Yesterday in the grocery store a woman asked me, “how old is she?” and I knew why she was asking, the same reason everyone else inquired. Here is this baby who looks 3-4 months but is sitting up in a shopping cart, talking, clapping, and so attentive. My response, “take a guess,” she guessed 6 months, and when I told her 9, her response was “she’s so tiny.”
The past few months, I’ve continuously heard how tiny my baby is, how she needs more than just breast milk, etc. that I was actually trying to beat people to the punch when it comes to saying it. Then I thought about it, what the hell am I doing? Why am I doing the exact thing that angers me when others do it? My child may be small, tiny or whatever word you may use to describe her, but most importantly she is healthy, meeting all of her milestones and then some, gaining weight not losing weight, and peeing and pooping just fine. Clearly, genetics play a huge factor in my having small children.
Be Stingy With Your Opinion
You ever had something special and decided to share it with someone only to find out they do not appreciate it the way you do and wish you’d just kept it to yourself and not shared it after all? Well, that is precisely what I would like for you to do with your opinions. Keep them to yourself, be stingy with them sis because we don’t appreciate it, nor do we receive it. Your opinion is yours, so do yourself and us a favor and just keep it. You’re entitled to have it and while I am advising it be kept within, if you decide to share it, just know that you may not get the reaction you expect. We are all human and with any action a reaction follows, so please just mind your own body to avoid a rebuttal about your own.
Instead of expressing an opinion about someone’s body image, whether your opinion is that they are skinny or fat, try promoting health and fitness through your actions. Let’s avoid the body shaming and shift the energy to celebrating women no matter the shape or size. Because beauty is not defined by looks but rather a state of mind. Now please do not confuse this post because there is certainly a such thing as unhealthy weight on both ends of the spectrum.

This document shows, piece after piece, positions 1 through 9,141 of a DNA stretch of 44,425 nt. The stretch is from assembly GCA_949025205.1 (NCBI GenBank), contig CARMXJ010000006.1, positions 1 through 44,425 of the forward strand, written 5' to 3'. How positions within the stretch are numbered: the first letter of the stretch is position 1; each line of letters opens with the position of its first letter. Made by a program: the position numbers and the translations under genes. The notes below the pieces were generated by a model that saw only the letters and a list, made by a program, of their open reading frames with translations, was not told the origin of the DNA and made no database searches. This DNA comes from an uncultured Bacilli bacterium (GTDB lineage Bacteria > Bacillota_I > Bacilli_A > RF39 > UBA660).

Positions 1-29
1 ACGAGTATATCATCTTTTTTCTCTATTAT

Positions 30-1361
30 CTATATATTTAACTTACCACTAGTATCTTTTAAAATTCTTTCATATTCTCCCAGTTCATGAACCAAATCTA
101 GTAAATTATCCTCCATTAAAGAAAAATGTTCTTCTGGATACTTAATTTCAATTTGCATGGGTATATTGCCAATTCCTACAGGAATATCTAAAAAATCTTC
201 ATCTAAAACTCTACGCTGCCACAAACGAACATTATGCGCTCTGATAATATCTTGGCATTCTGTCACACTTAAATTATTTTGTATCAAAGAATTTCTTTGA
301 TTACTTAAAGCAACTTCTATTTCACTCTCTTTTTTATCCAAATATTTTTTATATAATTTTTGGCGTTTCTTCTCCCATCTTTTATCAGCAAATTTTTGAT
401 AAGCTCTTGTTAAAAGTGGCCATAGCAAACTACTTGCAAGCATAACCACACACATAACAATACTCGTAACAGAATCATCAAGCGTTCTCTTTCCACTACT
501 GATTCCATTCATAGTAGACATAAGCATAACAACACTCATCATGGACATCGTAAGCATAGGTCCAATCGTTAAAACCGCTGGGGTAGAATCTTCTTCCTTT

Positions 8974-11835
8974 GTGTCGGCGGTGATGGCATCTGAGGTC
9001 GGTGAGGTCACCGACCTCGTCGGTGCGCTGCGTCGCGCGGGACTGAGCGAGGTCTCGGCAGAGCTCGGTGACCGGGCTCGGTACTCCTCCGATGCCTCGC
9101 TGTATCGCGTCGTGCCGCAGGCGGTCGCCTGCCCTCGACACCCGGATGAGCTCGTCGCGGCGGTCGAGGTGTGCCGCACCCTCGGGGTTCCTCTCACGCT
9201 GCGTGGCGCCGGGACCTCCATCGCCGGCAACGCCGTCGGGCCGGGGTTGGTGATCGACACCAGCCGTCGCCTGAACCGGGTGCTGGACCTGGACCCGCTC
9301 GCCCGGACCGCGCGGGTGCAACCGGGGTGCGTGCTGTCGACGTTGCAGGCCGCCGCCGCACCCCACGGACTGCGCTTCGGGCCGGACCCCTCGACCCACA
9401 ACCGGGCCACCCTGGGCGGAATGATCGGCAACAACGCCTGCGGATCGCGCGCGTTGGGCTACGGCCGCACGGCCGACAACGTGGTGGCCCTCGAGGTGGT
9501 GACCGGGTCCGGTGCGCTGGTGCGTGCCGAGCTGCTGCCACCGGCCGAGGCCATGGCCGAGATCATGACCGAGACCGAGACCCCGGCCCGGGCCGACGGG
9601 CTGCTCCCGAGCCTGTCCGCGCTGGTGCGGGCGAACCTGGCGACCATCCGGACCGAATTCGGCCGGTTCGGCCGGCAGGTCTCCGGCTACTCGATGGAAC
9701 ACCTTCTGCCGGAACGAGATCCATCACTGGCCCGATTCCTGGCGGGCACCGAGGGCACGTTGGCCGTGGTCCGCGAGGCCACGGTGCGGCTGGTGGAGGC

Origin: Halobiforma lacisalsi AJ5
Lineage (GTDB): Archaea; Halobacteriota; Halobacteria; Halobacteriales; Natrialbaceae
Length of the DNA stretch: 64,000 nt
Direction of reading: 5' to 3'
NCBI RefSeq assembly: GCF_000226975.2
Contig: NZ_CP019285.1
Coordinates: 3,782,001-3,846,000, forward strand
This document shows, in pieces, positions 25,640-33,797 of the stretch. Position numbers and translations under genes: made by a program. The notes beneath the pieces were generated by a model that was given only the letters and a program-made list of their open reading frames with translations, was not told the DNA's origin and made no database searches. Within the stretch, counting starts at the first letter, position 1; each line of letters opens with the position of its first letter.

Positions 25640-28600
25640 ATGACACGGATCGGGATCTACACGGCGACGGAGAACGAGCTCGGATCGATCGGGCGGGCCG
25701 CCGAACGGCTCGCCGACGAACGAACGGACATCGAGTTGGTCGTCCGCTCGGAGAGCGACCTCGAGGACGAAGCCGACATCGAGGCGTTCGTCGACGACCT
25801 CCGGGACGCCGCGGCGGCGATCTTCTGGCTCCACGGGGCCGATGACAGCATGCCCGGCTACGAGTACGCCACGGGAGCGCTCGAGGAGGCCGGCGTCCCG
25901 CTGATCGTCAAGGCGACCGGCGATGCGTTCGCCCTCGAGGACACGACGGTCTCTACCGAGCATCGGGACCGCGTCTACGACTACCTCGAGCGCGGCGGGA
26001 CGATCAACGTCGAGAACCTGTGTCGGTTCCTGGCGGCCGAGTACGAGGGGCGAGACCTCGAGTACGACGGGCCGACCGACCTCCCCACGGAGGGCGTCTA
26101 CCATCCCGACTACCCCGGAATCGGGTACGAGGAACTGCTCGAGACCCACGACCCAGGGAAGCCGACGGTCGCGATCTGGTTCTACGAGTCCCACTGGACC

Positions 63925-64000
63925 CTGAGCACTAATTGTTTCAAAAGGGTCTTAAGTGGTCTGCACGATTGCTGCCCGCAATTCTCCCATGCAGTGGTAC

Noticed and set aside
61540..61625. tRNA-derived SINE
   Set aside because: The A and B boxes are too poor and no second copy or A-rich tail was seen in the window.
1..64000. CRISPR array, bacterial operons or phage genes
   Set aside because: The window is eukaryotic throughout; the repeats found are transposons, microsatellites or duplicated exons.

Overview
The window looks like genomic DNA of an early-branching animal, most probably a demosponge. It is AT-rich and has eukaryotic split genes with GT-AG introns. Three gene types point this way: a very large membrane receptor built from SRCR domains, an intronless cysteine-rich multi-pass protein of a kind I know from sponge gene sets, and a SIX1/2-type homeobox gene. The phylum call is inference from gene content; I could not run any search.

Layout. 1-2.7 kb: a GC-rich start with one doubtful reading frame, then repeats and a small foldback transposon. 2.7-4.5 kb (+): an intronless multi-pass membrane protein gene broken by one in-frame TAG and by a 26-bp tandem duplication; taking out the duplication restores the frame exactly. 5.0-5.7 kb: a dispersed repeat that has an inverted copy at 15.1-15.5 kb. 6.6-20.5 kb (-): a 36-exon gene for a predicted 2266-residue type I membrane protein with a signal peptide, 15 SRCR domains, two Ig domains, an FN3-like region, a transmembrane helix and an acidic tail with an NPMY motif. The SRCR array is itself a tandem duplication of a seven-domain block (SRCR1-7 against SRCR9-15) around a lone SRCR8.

Body Shaming and Your Mental Space
We just closed out Mental health month last month but let me just say how overly important it is to protect your mental space. Having a negative body image can increase your risk of mental health problems such as depression or even eating disorders. It is so important to have a positive image of your body. This means feeling comfortable in your body and how you look to yourself, not how everyone else sees you. According to the Journal of Adolescent Health, negative body image is a predictor of suicidal thoughts among college students, especially young women. Parents talk with your children about having a positive body image, their self-esteem, and their mental space. Always keep an open line of communication when it comes to situations such as this because they may need your support. If you or anyone you know ever has thoughts of suicide due to negative body image or for any reason, call the national suicide hotline 24 hours a day at 1-800-273-8255, call 911 or visit the nearest emergency room. You are not alone. I am here to talk if are in need, click the Lets Go Places tab and complete the form.